It took 45,000 steps and four days to complete his latest mountain challenge – although this time Scottish climber and quadruple amputee Jamie Andrew did not leave his home.
The 51-year-old took on the ambitious bid to virtually reach the summit of Mt Everest by ascending stairs at his terraced Edinburgh house.
He walked up and down the 6.7-metre staircase, as well as doing steps on his garden decking, for almost seven hours day after day in April to achieve the equivalent height of the world’s tallest mountain at 8,848 metres.
Jamie reveals that he was determined to find a way to “make the most of a difficult situation” during the UK’s COVID-19 lockdown.
He said: “The challenge was partly to stay sane and also a great motivation for being active through the lockdown period. Climbing the height of Everest seemed like the obvious goal for me.”
21 years since climb accident
This year is the 21st anniversary of the climbing tragedy in the French Alps when Jamie lost both his hands and feet to severe frostbite.
His University of Edinburgh friend Jamie Fisher died of hypothermia after the pair became stranded on a 4000-metre high ridge on the mountain Les Droites during a storm that had raged for five days.
Speaking from a hospital bed in January 1999, just days after a dramatic helicopter rescue, Jamie said he did not know if he would climb again, although he vowed to remain as active as he could.
Remarkably, within a few months, he was able to walk using prosthetic legs and had re-learned everyday tasks such as dressing, washing and feeding himself. By August, he was able to run a few metres thanks to carbon fibre and titanium limbs.
Life to the full
Over the following two decades, Jamie, who is married to Anna and has three teenage children, has enjoyed a full range of outdoor pursuits, including swimming, running, cycling, skiing, paragliding, sailing, mountaineering – and still his biggest passion, rock climbing.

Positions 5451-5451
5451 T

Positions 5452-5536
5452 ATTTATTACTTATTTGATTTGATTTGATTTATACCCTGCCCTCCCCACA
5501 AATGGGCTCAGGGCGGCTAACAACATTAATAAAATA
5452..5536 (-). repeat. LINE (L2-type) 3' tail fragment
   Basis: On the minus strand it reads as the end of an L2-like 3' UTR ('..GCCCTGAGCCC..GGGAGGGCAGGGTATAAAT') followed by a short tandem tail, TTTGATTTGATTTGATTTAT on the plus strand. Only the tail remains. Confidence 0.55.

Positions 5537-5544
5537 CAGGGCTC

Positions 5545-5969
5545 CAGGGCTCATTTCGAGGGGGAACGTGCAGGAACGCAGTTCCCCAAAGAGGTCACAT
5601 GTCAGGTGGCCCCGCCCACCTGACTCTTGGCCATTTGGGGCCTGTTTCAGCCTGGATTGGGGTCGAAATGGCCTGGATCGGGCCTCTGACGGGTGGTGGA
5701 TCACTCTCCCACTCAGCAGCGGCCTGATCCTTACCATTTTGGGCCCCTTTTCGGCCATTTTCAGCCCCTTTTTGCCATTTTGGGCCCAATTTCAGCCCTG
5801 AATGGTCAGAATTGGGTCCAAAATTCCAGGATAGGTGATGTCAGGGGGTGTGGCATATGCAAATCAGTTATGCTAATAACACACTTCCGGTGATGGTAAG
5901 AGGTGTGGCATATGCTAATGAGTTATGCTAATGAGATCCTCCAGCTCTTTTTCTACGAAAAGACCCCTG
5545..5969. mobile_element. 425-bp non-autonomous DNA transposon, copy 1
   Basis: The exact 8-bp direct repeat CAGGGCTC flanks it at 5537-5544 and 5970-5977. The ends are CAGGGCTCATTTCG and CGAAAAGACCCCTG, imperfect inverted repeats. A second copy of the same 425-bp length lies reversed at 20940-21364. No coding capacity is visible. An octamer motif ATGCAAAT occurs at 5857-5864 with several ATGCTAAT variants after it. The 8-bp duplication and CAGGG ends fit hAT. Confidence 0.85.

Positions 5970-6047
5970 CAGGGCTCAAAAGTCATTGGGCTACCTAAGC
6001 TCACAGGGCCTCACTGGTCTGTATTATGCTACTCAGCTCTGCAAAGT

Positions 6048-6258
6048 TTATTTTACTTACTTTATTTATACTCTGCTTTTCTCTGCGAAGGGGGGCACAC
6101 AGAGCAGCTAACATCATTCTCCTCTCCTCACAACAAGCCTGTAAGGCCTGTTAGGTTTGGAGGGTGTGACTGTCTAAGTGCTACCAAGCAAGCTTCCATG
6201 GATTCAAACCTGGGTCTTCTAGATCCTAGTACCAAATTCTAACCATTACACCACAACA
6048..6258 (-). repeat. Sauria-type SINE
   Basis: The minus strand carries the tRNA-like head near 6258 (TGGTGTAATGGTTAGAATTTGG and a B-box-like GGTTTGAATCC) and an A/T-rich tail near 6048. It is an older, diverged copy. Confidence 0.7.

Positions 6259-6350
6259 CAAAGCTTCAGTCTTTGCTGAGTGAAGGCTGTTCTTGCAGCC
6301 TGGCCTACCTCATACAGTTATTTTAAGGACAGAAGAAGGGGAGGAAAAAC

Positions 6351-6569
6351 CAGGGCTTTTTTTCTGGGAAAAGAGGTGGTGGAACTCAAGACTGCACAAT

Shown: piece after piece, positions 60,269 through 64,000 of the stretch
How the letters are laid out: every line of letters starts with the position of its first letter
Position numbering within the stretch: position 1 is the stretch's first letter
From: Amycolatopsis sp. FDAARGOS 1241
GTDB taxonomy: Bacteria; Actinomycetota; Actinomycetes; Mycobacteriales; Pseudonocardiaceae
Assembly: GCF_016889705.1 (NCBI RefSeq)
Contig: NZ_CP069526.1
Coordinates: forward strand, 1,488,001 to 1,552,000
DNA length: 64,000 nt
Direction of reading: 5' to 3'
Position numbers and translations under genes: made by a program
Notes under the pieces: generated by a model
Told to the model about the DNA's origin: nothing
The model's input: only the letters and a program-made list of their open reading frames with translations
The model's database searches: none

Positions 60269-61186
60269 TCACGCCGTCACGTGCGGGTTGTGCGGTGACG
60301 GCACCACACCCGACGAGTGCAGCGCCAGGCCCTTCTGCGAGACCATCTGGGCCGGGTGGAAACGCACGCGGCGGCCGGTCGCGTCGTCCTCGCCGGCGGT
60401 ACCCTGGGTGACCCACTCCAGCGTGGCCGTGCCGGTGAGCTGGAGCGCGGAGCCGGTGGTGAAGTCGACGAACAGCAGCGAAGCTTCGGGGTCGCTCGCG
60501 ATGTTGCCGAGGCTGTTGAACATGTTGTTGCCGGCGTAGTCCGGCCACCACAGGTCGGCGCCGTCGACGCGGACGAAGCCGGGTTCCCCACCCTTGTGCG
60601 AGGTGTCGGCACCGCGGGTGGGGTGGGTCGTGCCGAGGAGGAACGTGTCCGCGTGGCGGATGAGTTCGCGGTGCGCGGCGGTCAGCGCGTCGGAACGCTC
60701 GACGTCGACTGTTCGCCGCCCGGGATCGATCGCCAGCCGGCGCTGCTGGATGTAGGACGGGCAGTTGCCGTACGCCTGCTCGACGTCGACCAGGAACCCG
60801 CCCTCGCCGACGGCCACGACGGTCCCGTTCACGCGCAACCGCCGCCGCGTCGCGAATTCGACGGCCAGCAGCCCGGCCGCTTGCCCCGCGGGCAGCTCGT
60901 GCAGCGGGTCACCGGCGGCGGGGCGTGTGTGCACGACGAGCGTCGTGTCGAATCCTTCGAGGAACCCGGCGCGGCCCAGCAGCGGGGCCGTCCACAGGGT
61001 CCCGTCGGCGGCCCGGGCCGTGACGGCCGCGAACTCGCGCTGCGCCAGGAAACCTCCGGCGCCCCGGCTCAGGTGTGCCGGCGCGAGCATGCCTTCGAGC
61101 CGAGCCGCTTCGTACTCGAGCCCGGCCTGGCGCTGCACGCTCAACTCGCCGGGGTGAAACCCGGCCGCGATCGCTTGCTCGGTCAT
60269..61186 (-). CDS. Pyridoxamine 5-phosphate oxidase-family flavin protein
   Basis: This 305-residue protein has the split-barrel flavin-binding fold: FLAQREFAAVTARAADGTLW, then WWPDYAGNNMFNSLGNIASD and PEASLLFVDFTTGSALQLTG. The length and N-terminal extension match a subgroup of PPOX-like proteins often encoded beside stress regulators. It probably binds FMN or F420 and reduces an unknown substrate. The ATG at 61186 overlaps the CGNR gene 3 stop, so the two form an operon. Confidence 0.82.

He has achieved some impressive feats, too, while raising tens of thousands of pounds for various charities.
Only 17 months after the accident, Jamie climbed Britain’s tallest mountain, Ben Nevis. It was a mountain that he had walked, run and climbed on many times before.
In the summer of 2000, he wrote: “Since my world was so rudely turned on its head… everything in my life has taken on an altered significance.
“The mundane has become a challenge. The tedious has become new and exciting. Easy has become difficult and difficult has become impossible (almost). And the tourist track up Ben Nevis has become an aspiration.”
With the support of friends and family, Jamie walked for 5.5 hours over four miles to reach the 1,345m peak.
He said: “I enjoyed the experience although it was tough and slow. This was the freedom that I’d had taken from me and had to fight so hard to enjoy once more.”
The following May, Jamie returned to the French Alps to climb the Cosmiques Arete, a 300m-long knife-edge of snowy rocks and ice, which finishes on the 3,842m summit of the Aiguille du Midi, high above the town of Chamonix.
In 2002, he made an attempt on Mont Blanc – the highest in the Alps at 4,808m above sea level – but turned back 300m from the top as the weather worsened.
The same year, Jamie ran the London Marathon and, in 2004, he reached the 5,895m summit of Kilimanjaro, Africa’s highest mountain.
He has also completed an Ironman distance event, comprising a 2.4-mile swim, 112-mile cycle and a 26.2-mile marathon on foot in Scotland. During the same decade, Jamie wrote an award-winning book, Life and Limb.
One of his biggest – and most recent – outdoors achievements was to climb the Matterhorn. At 4,478m tall, it is one of the highest mountains in Europe.